Sometimes I wake up a minute or two before my alarm is set to go off. Is this normal? And why does my body do this?
There’s little research into how common this experience is and why it happens. But it seems to be “a genuine phenomenon” that many people report, according to Russell Foster, head of the Sleep and Circadian Neuroscience Institute at the University of Oxford in Britain.
In a telephone survey published in 1997, for instance, researchers from Iowa and Minnesota randomly interviewed 269 adults mainly in the Midwest. About three-fourths of those interviewed said they sometimes woke up before their alarms, and just under one-fourth said they woke up so reliably that they never had to use an alarm.
After the research team published a newspaper ad asking for people who always or regularly woke up at specific times without using an alarm, they invited 15 of those respondents into a lab and tracked their sleep for three nights. They found that five of the 15 awoke within 10 minutes of their target wake-up times all three times.
Nobody knows exactly how or why the body is able to do this, but researchers say that our biological clocks, which keep track of time, have something to do with it.
Just above the optic nerve in the brain is a master clock called the suprachiasmatic nucleus, said Dr. Ravi Allada, a neurobiologist who specializes in sleep and circadian rhythms at Northwestern University.
This clock synchronizes and coordinates our body’s circadian rhythms, which help us prepare for things that happen at various times of day — such as falling asleep at night and waking up in the morning.
One way our body does this is by sensing the levels of light around us, Foster said. Special cells in our eyes detect changing light levels, such as right before and at dawn — even through our eyelids when our eyes are closed, he said. These cells probably don’t tell our bodies precisely what time it is, but they may communicate that we’re approaching the time we normally get up.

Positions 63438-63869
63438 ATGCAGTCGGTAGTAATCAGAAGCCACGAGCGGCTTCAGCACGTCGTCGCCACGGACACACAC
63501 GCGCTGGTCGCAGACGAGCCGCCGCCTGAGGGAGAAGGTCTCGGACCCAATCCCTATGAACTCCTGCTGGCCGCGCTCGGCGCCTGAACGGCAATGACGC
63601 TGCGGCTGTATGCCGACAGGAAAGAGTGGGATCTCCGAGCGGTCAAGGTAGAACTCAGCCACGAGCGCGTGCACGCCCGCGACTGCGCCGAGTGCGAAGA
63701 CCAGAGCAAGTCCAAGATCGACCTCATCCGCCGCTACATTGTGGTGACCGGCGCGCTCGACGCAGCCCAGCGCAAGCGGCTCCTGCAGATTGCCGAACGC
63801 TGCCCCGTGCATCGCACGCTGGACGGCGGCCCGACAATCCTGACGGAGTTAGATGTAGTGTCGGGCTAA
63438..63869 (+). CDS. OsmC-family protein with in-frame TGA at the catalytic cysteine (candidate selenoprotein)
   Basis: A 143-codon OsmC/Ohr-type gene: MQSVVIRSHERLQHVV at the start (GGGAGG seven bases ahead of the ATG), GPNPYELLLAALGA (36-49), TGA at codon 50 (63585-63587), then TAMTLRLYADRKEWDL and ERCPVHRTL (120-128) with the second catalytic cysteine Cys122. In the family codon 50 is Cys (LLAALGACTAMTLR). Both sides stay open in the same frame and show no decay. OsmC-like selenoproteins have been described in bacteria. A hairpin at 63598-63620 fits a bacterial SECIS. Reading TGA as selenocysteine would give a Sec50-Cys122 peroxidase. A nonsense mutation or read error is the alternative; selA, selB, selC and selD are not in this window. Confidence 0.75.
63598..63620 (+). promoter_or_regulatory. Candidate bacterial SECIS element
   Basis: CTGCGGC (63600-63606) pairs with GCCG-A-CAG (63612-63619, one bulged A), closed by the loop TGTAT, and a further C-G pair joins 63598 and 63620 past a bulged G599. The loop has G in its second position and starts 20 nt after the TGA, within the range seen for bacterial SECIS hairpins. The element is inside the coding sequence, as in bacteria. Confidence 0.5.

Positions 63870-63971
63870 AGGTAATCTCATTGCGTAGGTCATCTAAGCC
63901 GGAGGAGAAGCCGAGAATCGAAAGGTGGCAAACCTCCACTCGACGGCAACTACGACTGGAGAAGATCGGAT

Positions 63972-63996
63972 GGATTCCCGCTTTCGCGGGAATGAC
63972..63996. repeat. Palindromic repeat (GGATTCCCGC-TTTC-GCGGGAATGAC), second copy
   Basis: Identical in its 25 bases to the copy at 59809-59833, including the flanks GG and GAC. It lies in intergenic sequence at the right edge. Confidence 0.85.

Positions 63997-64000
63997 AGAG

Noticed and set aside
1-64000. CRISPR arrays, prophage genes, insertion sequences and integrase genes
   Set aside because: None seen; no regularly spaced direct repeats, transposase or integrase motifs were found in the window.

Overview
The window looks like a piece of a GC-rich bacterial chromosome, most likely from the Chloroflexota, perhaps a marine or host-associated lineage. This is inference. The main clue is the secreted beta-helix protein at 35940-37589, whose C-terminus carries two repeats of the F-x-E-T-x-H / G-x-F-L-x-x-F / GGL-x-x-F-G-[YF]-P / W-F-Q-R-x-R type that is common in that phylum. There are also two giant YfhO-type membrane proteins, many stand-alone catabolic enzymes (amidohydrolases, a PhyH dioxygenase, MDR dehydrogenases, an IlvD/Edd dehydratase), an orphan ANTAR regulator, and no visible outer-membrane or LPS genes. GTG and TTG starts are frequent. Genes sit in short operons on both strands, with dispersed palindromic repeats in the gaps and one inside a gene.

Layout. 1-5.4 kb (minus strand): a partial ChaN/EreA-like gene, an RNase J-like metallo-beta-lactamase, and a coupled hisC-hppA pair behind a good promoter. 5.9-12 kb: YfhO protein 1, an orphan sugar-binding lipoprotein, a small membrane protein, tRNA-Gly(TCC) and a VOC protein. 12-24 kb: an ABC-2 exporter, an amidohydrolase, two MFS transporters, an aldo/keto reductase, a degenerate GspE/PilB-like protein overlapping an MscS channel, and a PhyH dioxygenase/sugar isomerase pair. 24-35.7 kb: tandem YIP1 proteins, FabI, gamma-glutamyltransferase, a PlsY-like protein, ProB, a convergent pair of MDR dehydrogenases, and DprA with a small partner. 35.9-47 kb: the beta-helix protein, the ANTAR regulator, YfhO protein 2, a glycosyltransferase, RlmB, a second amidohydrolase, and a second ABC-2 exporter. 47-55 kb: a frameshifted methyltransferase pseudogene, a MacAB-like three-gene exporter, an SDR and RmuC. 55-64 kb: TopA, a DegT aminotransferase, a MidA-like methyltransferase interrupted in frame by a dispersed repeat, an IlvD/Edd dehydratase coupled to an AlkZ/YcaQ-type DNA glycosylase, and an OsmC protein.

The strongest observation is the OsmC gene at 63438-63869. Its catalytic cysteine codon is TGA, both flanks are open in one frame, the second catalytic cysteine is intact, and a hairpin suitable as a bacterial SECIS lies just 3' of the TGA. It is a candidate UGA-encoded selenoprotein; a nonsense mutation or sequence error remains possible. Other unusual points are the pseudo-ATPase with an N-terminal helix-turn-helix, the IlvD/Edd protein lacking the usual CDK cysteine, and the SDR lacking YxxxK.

This triggers changes — such as increases in the hormones cortisol and adrenocorticotropin, as well as in blood pressure, Foster said — that help us prepare for activity.
What about the times you’ve woken up right before your alarm when you’ve had to be up much earlier than your body is used to, such as to catch a flight or attend an important appointment?
Instead of waking up based on what time it is, Allada said, our bodies may be waking up based on how much time has passed since we went to bed — working almost like an hourglass. If we go to bed knowing we must be up in 4 hours, something may help to ensure that we wake up after 4 hours.
If our bodies are so good at sensing the time, why don’t we always wake up just before our alarm? And why is it that some people never wake up before their alarm?
Foster isn’t sure. It’s possible that when you’re especially tired, your body’s need for sleep overrides its biological clock, he said.
Or sometimes, if you feel nervous about waking up on time, stress may cause you to wake up earlier than you’d like, Allada said.
There are still far more questions than answers about why and how our bodies sometimes wake us up before our alarms.
But to maximize the chance that you’ll rouse on time on your own, Foster said, it can be helpful to set your alarm for the same time each day so that your body gets used to waking up at a regular time.
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